| WMU News
KALAMAZOO, Mich.—The Fort St. Joseph Archaeological Project, sponsored by Western Michigan University and the city of Niles, is hosting a summer lecture series and open house.
The Summer Lecture Series is an opportunity for the public to engage in several interactive and educational programs that focus on this year's theme, "Community Partnerships: Building Meaningful Connections Through Archaeology 2017 Archaeology." The annual four-part lecture series begins at 7 p.m. Wednesday, July 12, at the Niles District Library, 620 East Main St., Niles, and continues on Wednesdays through Aug. 2 at the same location.
Lecture series topics and speakers
- July 12, "Conversations and Collaborations; Objectives, and Obligations: Building and Sustaining Meaningful University—Community Partnerships in Context," Dr. Jonathan Bush, WMU professor of English.
- July 19, "Braiding Knowledge: Community-Based Archaeology with Turkish and Native American Communities," Dr. Sonya Atalay, associate professor of anthropology at the University of Massachusetts-Amherst.
- July 26, "Negotiating Multiple Communities Surrounding (Literally and Figuratively) the Stone Street Recovery and Repatriation Project in Downtown Flint, Mich.," Dr. Beverley Smith, associate professor of anthropology, at the University of Michigan- Flint.
- Aug. 2, "Archaeology and Communities, Past and Present," Dr. Dean Anderson, Michigan State archaeologist.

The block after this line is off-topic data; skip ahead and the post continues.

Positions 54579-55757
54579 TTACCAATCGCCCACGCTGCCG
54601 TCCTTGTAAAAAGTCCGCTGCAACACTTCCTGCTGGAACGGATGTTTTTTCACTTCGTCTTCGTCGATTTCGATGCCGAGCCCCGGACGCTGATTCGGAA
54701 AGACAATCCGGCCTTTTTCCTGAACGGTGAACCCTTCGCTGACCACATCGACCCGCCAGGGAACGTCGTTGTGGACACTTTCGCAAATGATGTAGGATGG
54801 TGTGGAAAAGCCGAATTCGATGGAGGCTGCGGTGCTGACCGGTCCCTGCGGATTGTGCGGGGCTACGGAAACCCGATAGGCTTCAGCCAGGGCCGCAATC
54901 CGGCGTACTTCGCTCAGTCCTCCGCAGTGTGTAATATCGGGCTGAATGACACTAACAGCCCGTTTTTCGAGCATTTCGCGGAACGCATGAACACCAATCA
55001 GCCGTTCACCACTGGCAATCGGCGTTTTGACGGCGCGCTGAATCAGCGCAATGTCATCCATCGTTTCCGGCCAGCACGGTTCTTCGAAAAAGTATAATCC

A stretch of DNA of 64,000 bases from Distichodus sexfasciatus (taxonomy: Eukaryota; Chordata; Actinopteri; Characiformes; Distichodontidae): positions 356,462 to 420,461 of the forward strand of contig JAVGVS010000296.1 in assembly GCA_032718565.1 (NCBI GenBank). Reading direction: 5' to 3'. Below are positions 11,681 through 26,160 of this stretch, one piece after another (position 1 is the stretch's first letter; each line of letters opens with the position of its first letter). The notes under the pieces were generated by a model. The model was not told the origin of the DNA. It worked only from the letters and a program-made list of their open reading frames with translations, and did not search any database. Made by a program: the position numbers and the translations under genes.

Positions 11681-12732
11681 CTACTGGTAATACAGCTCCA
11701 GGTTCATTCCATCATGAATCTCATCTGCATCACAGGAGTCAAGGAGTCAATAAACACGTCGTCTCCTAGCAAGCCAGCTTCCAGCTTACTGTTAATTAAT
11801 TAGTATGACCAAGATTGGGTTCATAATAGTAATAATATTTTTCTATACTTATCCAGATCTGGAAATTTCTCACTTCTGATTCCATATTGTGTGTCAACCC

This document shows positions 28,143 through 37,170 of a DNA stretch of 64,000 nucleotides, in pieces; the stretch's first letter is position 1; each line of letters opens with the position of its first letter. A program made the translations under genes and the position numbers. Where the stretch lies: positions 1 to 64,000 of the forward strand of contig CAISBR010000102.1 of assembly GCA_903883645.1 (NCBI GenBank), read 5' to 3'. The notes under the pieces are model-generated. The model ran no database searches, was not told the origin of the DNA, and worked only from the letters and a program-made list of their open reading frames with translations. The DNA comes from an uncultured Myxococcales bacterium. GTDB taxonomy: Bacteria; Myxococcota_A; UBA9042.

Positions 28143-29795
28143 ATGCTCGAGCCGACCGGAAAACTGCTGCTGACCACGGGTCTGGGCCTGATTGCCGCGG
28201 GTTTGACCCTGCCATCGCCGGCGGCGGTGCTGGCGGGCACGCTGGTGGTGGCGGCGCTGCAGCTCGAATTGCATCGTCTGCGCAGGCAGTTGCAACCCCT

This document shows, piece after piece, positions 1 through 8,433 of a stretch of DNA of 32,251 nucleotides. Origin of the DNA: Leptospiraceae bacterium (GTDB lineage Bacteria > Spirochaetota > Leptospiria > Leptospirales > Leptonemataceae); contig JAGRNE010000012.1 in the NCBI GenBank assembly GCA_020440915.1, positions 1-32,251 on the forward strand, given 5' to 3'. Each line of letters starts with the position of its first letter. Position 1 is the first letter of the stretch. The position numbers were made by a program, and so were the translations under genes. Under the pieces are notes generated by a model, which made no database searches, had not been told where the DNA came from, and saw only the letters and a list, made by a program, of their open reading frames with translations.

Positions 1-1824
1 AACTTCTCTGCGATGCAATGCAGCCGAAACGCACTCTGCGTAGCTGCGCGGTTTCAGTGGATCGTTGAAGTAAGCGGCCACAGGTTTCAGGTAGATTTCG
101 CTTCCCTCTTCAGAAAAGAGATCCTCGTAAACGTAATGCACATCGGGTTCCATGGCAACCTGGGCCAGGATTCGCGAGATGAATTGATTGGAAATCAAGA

The Fort St. Joseph project also will host its free open house from 10 a.m. to 4 p.m. Saturday, Aug. 5, and Sunday, Aug. 6, at the corner of Fort and Bond Streets in Niles. Attendees can meet WMU archaeologists working at the archaeological site, observe period demonstrations at the Living History Village, explore the active site, participate in children's activities and crafts, view recently uncovered artifacts, listen to period music and participate in period dance, and learn more about the importance of the St. Joseph River past and present.
About Fort St. Joseph
First established as a mission in the 1680s by French Jesuits, the fort was one of the earliest European settlements in the western Great Lakes region. It was an important part of a chain of settlements that facilitated the fur trade between Native Americans and the French, and took on the roles of garrison and trading post during the first half of the 18th century.
WMU's Department of Anthropology pinpointed the fort's location during an initial survey in 1998. Excavations began in earnest there in 2002, when WMU began conducting its annual archaeological field school at the fort site.
Since then, faculty researchers and students at the University have continued working to uncover and interpret the fort's physical remains.
For more information, visit wmich.edu/fortstjoseph.
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